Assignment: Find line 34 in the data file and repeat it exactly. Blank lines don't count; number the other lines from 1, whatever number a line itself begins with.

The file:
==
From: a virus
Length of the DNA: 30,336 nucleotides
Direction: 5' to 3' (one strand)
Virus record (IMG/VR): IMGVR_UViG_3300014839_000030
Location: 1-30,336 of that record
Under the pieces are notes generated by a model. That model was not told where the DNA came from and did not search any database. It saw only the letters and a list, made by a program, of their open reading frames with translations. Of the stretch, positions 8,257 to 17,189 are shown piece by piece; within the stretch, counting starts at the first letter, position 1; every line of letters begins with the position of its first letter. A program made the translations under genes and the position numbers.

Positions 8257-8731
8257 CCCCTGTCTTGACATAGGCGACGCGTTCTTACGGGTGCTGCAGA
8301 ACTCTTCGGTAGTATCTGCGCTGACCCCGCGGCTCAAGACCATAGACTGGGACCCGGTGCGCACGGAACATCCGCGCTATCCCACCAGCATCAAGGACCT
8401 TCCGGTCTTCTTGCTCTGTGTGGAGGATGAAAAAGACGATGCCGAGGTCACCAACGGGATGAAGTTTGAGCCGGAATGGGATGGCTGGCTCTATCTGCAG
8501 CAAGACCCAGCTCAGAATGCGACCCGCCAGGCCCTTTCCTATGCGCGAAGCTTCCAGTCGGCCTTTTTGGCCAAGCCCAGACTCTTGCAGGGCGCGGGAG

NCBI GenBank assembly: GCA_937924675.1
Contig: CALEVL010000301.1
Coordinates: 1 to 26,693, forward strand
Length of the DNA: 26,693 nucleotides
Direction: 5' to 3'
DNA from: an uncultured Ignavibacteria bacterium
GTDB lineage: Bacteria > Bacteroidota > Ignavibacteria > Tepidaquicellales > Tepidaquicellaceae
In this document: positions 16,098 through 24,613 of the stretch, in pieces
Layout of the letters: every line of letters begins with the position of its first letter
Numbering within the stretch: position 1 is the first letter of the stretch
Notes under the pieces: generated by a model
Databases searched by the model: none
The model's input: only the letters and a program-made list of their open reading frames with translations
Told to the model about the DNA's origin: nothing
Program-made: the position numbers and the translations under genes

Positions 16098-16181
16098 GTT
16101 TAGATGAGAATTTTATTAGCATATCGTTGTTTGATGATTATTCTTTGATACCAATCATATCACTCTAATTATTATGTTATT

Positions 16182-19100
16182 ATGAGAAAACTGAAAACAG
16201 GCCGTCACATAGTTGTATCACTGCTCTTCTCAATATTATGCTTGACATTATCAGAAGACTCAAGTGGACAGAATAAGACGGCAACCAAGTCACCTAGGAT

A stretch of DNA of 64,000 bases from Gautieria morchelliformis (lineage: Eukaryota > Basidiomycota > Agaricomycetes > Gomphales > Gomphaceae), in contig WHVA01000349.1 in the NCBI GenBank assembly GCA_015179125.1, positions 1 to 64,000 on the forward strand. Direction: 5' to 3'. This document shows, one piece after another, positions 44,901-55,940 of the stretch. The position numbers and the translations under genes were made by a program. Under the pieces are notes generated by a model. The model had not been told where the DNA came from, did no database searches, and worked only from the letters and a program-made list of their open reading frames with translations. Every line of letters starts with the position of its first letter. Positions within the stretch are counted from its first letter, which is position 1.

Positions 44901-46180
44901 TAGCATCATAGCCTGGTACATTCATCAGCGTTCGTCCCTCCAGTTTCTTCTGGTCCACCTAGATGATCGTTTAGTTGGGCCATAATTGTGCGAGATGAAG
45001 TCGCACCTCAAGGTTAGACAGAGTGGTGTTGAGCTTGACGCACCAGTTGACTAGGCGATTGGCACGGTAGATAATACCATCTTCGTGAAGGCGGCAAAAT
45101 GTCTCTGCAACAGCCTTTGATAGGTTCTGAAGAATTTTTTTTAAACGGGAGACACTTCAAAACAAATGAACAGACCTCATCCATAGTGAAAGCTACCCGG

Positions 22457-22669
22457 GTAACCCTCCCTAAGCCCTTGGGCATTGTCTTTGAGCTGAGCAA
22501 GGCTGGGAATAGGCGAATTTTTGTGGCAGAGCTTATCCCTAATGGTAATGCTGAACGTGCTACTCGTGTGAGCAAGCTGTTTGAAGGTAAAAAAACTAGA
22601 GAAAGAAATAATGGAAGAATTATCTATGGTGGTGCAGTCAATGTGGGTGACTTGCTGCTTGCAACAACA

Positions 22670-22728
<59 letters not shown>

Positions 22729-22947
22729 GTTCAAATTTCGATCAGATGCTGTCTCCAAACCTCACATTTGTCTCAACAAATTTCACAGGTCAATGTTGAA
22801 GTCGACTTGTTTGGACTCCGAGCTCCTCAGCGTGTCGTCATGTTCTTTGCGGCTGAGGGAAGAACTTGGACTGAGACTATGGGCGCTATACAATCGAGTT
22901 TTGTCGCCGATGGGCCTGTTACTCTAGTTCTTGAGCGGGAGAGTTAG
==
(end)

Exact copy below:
Positions 44901-46180